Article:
WASHINGTON (AFP) — With Kim Jong Il's fate uncertain, US officials are worried about who gains control of North Korea's nuclear weapons, say experts.
They also want to know what effect any change of power might have on Japan and South Korea.
South Korea's intelligence agency said Wednesday that the North Korean leader had suffered a stroke, but that he was still able to run the country and would recover.
Pyongyang's number two, Kim Yong-Nam, was quoted by Japan's Kyodo news agency as saying there was "no problem" with his condition.
Some US experts fear that the leader's death or incapacitation would most probably lead to an army takeover, though they have not ruled out a power struggle or the collapse of the regime.
Regime collapse would raise not only the prospect of a humanitarian calamity -- with millions fleeing to neighbors China, South Korea and Japan -- but also the possible reunification of the Korean peninsula under US ally South Korea.
That, however, could trigger Beijing's intervention, said experts.
"If there is a collapse and you have a political and security vacuum, would South Korea feel impelled to go in to help the common North Korean citizens who they see as brothers?" asked Bruce Klingner, a former CIA officer in charge of North Korean affairs.
"Would that then cause China to feel it has to go in to protect its own interest to maintain a buffer?" said Klingner, now with the Washington-based Heritage Foundation.
China's impoverished nuclear armed neighbor serves as a buffer zone against South Korea and Japan, two democracies that have tens of thousands of US troops on their soil under longstanding security treaties.
China and South Korea are already locked in a dispute over Beijing's claim over an ancient kingdom that includes North Korea. China and Japan also have overlapping territorial claims.
The three nations have nevertheless, since 2003, worked with Russia and the United States in talks aimed at ending North Korea's nuclear weapons drive.
The uncertainty over Kim's health raises the question of who would have ultimate authority over North Korea's nuclear arsenal, which US President George W. Bush's administration wants disbanded before he leaves office in January.
If Kim is ailing, that could hinder diplomatic efforts aimed at ending the nuclear crisis -- and efforts to pave the way for a peace treaty to replace the armistice signed at the end of the Korean War in 1953.
"Almost all experts expect the National Defense Council -- the army -- to run the country (if Kim is incapacitated or dies) and that would mean a much harder line on issues like nuclear weapons," said Michael Green, a former White House Asia hand.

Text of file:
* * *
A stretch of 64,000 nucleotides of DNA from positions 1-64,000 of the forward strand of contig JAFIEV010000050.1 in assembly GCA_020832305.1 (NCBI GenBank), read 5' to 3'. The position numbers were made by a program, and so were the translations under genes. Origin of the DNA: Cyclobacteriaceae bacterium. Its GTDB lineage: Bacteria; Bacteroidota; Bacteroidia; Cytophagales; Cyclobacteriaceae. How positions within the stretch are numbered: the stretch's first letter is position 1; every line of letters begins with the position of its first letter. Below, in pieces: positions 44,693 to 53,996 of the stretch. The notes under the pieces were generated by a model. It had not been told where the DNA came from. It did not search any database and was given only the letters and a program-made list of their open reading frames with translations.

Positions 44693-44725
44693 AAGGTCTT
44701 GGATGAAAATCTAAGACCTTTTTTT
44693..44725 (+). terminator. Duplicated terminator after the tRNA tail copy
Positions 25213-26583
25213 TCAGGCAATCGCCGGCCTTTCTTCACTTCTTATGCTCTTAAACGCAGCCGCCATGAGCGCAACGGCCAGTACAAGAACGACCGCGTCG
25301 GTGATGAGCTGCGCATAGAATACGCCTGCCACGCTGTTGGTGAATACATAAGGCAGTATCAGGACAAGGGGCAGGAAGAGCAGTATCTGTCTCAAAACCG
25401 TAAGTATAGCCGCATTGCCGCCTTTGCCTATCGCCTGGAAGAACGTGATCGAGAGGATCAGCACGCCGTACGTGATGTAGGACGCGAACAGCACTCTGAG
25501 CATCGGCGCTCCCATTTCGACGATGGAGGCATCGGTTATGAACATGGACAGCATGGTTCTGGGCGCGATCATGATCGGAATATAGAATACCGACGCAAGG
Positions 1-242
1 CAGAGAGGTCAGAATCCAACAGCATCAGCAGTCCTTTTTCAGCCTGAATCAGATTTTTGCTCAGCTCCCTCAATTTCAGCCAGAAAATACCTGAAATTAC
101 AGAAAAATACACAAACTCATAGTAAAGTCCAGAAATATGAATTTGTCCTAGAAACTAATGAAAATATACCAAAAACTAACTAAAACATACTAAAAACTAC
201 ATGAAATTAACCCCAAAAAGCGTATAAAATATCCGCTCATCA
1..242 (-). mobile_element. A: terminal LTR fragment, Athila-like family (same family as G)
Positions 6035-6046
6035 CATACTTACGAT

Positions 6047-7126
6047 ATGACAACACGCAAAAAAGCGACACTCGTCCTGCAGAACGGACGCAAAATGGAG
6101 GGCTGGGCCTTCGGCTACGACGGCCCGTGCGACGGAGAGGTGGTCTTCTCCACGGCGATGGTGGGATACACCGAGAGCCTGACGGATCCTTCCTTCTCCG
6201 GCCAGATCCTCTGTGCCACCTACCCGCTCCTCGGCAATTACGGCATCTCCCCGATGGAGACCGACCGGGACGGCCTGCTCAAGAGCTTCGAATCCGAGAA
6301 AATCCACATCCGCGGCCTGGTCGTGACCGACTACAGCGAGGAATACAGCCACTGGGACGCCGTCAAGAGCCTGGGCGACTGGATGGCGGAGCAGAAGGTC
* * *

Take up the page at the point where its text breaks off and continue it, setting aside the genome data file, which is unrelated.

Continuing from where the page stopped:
"The one good thing you can say is that the countries around North Korea have a lot more trust among each other than they did before the six-party talks started," said Green, now with the Washington-based Center for Strategic and International Studies.
"But it's a real nightmare actually when you have to deal with the possibility of a complete collapse of power or massive humanitarian crisis or massive refugee flows to China, South Korea or Japan, or nuclear weapons," he added.
The United States, Green said, should work out a contingency plan to "stabilize" any such situation.
But Washington has no diplomatic ties with North Korea and virtually no influence inside the reclusive nation, said Scott Snyder, a Washington-based expert at the Asia Foundation.
"I don't think there are tools available to the United States to influence any possible faction, the outcome of any factional struggle inside North Korea," he added.
US scholars who have talked to Chinese military researchers said earlier this year that China had contingency plans to dispatch troops into North Korea and secure nuclear weapons in the event of instability.
Beijing would only intervene after consultations with the United Nations, the experts said in a report.
But if the international community did not respond swiftly and if the North Korean situation "deteriorated rapidly" it may act unilaterally.
The report, published in January, was compiled by experts from the Center for Strategic and International Studies, the Asia Foundation and the US Institute of Peace.
"I think the United States has made a mistake by emphasizing China's role so much," said David Straus, a former State Department official now with California-based Stanford University.
"China's interests and the United States' interests on the Korean peninsula are similar in some respects but far from identical," he said.
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